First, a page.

Heron People Circle

The Heron People Circle are Old Ones/Elders who have been recommended by Chief and Council, and community members. They are trusted members who offer guidance, support and knowledge to support students, faculty and staff at Royal Roads University.

About the name

Indigenous communities, academic institutions and other organizations often refer to a group of Elders as an Elders’ Circle.

Our members chose to call their group the Heron People Circle because not all members were comfortable with the word “Elders.” While some members have no issue with the term, others feel that “Elder” is a colonial term introduced by Christian churches. Many members of the Heron People Circle are residential school survivors and all have been affected by the residential school era and do not want to be associated with this terminology.

The Indigenous gathering space on campus is known as Sneq’wa e’lun, the Lekwungen words for Blue Heron House, and the group chose their name to reflect this connection.

Right now there are nine members of the Heron People Circle from the following Nations:

  • Xwsepsum (Esquimalt) Nation — Mary Anne Thomas
  • Lekwungen (Songhees) Nation — Elmer George, Doctor of Laws, honoris causa, and Clarence (Butch) Dick
  • Scia’new (Beecher Bay) First Nation — Burt Charles, Doctor of Laws, honoris causa, and Lavina Charles
  • T’Sou-ke (Sooke) Nation — Shirley Alphonse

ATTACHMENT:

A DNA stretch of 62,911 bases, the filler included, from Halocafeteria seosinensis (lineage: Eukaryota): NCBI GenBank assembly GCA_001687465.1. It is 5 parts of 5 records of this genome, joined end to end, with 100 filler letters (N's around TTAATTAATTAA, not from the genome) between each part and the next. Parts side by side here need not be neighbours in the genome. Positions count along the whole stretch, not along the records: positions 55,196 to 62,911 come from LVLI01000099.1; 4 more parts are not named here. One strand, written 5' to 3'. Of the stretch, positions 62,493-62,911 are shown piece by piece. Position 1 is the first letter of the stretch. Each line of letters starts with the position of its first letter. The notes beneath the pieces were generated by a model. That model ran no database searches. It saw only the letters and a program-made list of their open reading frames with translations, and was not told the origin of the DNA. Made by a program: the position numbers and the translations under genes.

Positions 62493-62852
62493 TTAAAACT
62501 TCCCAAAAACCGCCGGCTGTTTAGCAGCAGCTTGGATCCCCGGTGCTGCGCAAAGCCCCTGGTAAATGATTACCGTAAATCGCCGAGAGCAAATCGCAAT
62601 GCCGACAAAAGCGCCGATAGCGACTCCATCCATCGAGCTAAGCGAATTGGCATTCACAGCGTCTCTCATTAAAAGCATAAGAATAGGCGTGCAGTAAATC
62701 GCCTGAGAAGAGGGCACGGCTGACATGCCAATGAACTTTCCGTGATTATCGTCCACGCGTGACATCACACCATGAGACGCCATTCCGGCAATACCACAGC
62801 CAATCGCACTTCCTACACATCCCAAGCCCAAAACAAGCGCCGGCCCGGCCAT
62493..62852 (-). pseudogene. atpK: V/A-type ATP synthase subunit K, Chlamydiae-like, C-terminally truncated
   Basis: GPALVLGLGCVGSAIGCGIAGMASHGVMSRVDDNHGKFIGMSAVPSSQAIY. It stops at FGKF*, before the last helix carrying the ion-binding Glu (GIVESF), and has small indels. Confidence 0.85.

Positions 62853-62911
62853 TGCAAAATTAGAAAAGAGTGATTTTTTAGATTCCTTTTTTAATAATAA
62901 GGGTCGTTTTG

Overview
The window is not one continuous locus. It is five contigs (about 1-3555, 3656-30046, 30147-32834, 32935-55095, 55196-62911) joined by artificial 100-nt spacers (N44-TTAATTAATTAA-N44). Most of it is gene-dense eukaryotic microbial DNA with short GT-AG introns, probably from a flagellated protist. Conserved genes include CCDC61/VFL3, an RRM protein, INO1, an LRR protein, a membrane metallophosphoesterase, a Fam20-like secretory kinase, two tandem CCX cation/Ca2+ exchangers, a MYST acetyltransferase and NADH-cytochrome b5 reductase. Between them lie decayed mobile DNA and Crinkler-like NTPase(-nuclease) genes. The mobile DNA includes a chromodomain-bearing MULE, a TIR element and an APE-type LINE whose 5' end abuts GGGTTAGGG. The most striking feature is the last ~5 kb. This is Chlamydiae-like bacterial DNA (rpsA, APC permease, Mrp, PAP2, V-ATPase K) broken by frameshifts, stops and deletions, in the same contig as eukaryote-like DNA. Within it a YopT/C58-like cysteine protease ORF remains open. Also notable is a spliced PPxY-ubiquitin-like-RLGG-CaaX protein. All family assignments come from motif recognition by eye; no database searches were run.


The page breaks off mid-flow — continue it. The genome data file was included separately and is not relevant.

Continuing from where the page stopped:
• Tsawout First Nation — Victor Underwood
  • Kwakwaka'wakw (Kwakiutl) — George and Ruth Cook
  • Métis Nation — Bill Bresser

Bringing the university community together

Throughout the year the Indigenous engagement office hosts regular meetings with members of the Heron People Circle.

Students, faculty or staff can request the presence of a member of the Heron People Circle to provide support in the following ways:

  • visit a class
  • attend an event
  • host and facilitate a workshop
  • speak about a variety of Indigenous topics, including the history of Indigenous Peoples, residential schools and racism
  • meet in person

Heron People Circle members may also be invited to provide a land acknowledgment at events and meetings.


Complete the Heron People request form to invite a member to your classroom or request another form of engagement. You can also email Asma-na-hi Antoine, associate director of Indigenous engagement, to schedule an introduction or connect with the members.